According to a new leak from Moore’s Law Is Dead, Intel’s upcoming Arc Alchemist graphics card could finally offer an affordable, sub-$200 GPU to consumers.
The well-known leaker revealed in a YouTube video that a variant of Intel’s Arc Alchemist entry-level graphics card, which will run on the company’s Xe-HPG GPU architecture, will be based on the 128-EU model. It’ll reportedly feature a clock speed ranging between 2.2GHz and 2.5GHz on chipmaker TSMC’s 6nm process node.
MLID also said that the GPU will utilize 6GB of GDDR6 memory clocked at 16Gbps over a 96-bit memory bus for the desktop variant. The laptop model, meanwhile, is expected to deliver 4GB of GDDR6 memory across a 64-bit bus at 14Gbps.
Notably, Moore’s Law Is Dead predicts the GPU could cost $179 or less. Due to the purported components of the entry-level Arc Alchemist, he expects Intel could even attach a price point as low as $150 to the graphics card.
If the aforementioned estimation becomes a reality when the product gets officially announced, it would mark the return of inexpensive graphics cards priced at $200 or below. The only GPU that comes close to that price point in the current generation of video cards is Nvidia’s RTX 3060 with an MSRP of $329.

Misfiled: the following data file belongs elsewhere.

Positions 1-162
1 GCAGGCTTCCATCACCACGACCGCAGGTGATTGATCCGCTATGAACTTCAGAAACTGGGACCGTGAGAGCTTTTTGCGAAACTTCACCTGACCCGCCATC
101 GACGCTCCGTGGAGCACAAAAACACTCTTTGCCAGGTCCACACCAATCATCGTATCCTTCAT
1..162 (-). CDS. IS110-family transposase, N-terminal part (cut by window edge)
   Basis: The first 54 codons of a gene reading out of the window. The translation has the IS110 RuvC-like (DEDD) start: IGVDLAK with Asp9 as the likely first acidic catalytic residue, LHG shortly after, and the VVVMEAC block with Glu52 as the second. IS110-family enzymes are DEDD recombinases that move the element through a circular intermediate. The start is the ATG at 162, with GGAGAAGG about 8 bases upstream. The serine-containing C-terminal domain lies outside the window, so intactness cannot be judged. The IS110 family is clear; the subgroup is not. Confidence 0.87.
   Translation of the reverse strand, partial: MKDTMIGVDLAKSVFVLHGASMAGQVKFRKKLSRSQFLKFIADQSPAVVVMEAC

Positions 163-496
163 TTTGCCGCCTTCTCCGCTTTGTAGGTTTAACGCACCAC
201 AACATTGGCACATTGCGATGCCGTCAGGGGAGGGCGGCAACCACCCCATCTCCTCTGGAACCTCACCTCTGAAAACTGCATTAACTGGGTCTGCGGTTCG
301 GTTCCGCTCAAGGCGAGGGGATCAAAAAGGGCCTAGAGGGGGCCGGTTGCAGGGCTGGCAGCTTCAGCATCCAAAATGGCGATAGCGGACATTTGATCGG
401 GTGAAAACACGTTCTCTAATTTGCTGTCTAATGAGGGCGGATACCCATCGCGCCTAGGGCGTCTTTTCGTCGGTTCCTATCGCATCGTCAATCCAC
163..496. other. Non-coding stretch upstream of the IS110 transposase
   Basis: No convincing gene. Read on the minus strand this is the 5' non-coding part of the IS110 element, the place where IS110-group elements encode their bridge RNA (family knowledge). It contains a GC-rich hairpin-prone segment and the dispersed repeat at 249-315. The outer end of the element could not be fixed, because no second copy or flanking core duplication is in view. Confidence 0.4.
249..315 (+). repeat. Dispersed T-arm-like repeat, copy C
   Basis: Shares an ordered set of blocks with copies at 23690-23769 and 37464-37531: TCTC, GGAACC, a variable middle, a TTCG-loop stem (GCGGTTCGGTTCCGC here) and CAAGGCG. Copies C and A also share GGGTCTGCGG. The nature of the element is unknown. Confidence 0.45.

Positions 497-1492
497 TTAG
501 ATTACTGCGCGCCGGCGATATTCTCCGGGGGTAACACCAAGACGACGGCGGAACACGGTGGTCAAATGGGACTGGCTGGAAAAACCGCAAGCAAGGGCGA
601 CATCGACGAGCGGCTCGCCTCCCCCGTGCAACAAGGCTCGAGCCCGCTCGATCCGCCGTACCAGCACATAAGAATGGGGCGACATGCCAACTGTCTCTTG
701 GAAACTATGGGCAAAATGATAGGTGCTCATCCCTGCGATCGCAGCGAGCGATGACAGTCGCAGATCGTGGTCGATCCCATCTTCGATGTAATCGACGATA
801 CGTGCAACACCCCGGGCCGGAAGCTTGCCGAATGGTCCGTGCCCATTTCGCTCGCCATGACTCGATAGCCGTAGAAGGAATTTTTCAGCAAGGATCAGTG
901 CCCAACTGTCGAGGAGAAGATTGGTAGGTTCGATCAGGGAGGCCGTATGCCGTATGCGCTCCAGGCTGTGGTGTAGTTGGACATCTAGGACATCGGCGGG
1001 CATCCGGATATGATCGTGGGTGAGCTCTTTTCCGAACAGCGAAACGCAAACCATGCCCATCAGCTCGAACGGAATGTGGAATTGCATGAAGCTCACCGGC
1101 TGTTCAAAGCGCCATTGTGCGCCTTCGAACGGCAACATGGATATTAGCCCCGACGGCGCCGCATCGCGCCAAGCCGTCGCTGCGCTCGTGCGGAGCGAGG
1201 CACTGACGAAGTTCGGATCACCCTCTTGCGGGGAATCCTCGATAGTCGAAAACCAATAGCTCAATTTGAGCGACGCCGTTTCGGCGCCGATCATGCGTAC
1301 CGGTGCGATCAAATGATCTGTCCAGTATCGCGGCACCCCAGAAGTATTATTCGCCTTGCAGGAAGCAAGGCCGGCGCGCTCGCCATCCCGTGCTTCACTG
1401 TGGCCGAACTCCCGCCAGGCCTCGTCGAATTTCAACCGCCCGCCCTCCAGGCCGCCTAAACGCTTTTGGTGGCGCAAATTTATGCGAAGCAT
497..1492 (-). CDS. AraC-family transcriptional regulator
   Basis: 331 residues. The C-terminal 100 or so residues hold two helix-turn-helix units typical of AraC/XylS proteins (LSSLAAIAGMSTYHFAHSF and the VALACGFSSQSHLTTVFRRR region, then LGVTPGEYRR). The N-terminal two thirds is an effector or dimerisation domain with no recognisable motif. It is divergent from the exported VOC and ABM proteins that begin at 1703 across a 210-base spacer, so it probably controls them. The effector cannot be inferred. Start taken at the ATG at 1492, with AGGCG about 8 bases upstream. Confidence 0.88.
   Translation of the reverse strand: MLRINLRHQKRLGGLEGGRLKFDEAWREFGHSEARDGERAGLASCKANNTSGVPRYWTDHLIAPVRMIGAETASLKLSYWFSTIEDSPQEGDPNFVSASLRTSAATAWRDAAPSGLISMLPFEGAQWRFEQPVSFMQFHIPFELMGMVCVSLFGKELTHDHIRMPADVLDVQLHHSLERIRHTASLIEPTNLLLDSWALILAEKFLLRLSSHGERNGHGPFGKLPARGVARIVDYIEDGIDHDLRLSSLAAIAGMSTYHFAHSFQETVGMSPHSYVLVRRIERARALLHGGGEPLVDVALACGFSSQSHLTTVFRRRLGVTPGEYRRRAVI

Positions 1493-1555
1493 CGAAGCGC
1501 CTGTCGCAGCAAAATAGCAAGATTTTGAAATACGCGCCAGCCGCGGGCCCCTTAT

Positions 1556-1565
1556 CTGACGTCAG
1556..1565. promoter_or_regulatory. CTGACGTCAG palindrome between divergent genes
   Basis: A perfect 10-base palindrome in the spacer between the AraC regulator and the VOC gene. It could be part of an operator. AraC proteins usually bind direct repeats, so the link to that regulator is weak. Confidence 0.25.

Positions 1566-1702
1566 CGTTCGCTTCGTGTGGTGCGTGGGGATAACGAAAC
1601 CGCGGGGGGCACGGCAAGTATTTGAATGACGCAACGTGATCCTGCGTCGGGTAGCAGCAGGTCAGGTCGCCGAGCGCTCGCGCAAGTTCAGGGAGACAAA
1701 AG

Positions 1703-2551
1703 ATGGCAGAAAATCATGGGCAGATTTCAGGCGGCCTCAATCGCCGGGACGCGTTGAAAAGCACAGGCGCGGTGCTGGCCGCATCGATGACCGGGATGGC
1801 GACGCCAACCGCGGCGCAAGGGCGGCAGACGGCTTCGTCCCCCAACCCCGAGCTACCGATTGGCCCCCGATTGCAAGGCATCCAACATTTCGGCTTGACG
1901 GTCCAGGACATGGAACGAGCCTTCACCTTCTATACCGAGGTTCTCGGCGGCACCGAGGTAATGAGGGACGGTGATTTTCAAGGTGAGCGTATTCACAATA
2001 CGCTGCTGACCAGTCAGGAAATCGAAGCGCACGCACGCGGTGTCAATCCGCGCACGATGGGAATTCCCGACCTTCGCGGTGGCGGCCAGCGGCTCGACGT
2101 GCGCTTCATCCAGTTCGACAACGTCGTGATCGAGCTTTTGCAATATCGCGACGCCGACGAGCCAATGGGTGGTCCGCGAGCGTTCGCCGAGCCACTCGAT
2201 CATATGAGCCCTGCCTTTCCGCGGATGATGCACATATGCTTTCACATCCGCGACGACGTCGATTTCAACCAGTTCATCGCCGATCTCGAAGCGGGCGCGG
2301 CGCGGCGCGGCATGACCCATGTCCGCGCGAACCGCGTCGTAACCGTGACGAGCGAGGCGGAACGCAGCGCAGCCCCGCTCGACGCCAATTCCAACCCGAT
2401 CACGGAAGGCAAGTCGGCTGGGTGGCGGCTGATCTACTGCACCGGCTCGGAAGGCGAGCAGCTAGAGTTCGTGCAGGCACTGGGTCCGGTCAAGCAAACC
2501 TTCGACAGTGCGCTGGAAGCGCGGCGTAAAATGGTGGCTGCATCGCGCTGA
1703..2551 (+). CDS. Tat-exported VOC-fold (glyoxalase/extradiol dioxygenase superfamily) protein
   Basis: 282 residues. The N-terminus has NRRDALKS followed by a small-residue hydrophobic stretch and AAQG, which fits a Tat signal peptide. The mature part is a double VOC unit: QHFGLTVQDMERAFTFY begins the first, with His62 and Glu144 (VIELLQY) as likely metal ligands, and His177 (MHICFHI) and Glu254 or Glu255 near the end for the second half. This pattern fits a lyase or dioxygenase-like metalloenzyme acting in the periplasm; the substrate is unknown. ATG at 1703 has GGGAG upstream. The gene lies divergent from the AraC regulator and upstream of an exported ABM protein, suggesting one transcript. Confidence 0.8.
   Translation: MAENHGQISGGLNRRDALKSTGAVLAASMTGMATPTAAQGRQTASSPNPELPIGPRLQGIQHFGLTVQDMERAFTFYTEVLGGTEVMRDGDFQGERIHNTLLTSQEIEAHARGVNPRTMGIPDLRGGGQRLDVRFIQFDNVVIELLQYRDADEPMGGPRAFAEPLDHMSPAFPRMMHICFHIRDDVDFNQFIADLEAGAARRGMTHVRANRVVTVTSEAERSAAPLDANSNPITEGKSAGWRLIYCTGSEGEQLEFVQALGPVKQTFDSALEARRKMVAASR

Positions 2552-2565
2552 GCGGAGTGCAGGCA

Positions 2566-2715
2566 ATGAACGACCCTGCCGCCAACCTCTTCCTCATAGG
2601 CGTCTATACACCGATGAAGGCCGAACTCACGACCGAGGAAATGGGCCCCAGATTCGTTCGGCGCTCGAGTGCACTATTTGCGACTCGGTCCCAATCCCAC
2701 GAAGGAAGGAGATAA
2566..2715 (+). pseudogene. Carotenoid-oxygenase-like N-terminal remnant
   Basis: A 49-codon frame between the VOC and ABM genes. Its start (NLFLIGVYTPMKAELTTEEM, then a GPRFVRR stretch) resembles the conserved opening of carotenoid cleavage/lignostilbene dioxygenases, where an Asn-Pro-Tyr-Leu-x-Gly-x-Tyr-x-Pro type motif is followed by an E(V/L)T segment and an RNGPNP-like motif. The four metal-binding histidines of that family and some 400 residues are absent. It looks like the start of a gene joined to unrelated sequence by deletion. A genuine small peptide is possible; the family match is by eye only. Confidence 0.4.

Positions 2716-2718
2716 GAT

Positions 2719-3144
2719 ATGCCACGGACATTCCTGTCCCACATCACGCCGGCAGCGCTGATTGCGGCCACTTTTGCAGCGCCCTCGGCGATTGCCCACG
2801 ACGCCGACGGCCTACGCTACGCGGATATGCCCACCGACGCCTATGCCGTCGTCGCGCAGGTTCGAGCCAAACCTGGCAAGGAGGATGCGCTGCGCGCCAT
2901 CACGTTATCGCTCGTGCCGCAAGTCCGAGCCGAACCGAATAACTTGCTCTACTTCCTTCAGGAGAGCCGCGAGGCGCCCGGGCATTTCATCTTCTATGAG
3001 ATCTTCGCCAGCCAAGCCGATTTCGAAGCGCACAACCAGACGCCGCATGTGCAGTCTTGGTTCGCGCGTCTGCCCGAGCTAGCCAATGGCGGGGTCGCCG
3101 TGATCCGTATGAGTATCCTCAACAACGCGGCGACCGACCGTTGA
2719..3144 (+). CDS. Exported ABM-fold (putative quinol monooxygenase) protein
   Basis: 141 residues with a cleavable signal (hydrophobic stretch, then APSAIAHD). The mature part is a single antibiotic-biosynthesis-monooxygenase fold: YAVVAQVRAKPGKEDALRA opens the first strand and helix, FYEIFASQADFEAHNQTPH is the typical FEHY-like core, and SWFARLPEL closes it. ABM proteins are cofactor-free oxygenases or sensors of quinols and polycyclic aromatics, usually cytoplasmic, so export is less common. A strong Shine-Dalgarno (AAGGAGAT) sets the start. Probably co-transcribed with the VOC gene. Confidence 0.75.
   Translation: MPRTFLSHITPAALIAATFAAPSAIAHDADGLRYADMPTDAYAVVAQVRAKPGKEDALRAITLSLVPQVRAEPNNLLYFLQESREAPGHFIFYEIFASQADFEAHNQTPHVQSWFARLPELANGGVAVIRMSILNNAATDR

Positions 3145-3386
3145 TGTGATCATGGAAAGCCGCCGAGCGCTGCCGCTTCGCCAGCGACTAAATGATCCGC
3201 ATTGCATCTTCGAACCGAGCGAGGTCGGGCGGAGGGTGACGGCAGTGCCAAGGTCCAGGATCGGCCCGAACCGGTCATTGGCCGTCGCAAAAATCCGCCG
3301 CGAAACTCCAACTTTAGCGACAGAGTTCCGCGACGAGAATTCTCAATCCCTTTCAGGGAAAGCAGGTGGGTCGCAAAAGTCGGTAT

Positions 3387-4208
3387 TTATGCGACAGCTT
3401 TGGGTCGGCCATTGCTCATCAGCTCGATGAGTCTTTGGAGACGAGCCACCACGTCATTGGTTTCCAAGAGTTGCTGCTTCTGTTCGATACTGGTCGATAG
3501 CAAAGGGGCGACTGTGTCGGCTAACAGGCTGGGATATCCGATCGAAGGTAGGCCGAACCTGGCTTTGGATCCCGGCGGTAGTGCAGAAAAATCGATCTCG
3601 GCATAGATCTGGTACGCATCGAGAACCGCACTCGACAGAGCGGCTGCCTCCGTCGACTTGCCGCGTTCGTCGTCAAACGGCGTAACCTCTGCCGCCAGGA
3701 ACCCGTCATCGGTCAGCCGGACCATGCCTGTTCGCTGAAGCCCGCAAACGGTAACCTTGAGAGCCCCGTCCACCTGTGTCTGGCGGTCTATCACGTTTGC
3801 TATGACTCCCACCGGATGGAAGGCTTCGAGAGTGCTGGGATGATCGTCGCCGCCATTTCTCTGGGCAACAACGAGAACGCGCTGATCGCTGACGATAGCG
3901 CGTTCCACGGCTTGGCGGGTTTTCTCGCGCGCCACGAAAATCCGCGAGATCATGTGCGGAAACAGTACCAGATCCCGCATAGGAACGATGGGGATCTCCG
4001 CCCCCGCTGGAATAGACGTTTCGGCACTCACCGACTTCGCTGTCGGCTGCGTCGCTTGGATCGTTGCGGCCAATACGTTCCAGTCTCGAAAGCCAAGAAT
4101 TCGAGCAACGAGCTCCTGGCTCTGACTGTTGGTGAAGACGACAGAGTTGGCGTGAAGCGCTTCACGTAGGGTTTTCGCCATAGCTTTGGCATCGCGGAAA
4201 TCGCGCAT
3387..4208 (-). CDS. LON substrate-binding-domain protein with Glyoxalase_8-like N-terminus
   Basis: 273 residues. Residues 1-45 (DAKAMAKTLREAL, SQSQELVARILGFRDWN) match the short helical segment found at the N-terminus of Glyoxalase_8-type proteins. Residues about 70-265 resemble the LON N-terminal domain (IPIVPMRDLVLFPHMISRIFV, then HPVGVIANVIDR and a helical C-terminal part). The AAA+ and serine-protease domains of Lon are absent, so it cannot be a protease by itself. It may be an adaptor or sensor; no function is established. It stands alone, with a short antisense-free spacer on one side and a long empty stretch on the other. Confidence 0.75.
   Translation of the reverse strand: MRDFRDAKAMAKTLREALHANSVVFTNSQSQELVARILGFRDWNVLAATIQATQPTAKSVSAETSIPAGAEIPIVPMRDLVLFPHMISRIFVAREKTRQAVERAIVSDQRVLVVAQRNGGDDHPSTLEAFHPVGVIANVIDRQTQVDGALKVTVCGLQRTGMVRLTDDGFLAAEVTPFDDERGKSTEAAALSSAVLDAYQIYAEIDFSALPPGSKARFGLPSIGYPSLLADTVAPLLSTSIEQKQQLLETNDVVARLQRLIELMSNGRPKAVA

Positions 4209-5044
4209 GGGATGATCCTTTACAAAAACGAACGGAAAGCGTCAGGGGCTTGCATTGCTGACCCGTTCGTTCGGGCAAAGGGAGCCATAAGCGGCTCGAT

One of the reasons why the graphics card could cost below $200 is its thermal design power — the GPU will allegedly yield a power draw of only 75 watts. AMD’s most efficient card, the RX 6600, has a power draw of 132W, so Intel’s looks to be much more efficient overall.
As for other specs related to the Arc Alchemist, the cut-down models will reportedly supply 96 EUs with a 64-bit bus interface. As Wccftech notes, there have been rumors pertaining to a variant providing 4GB of GDDR6 memory, but MLID doesn’t rule out a 3GB desktop model.
The 128-EU model of the GPU is expected to launch at the end of February or March on laptops. It’ll be followed by a desktop release sometime during the second quarter of 2022. Intel will thus go head-to-head with AMD, with team Red also set to announce its own entry-level card, the Navi 24 RDNA 2 Radeon RX GPU, in the first few months of 2022 as well.
With the current shortage of GPUs and the subsequent price increases, hopefully the incoming launch of entry-level graphics cards will at least provide an affordable solution for consumers until the unprecedented state of affairs improves in 2023.
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- Alder Lake CPUs: Everything you need to know about Intel’s 12th-gen hybrid chips
- Nvidia may already be working on an RTX 3050 to counter Intel’s Arc GPUs
- Intel’s first Arc Alchemist discrete GPU may be on par with GTX 1650 Super
- While GPU demand remains high, graphics card sales drop by almost 20%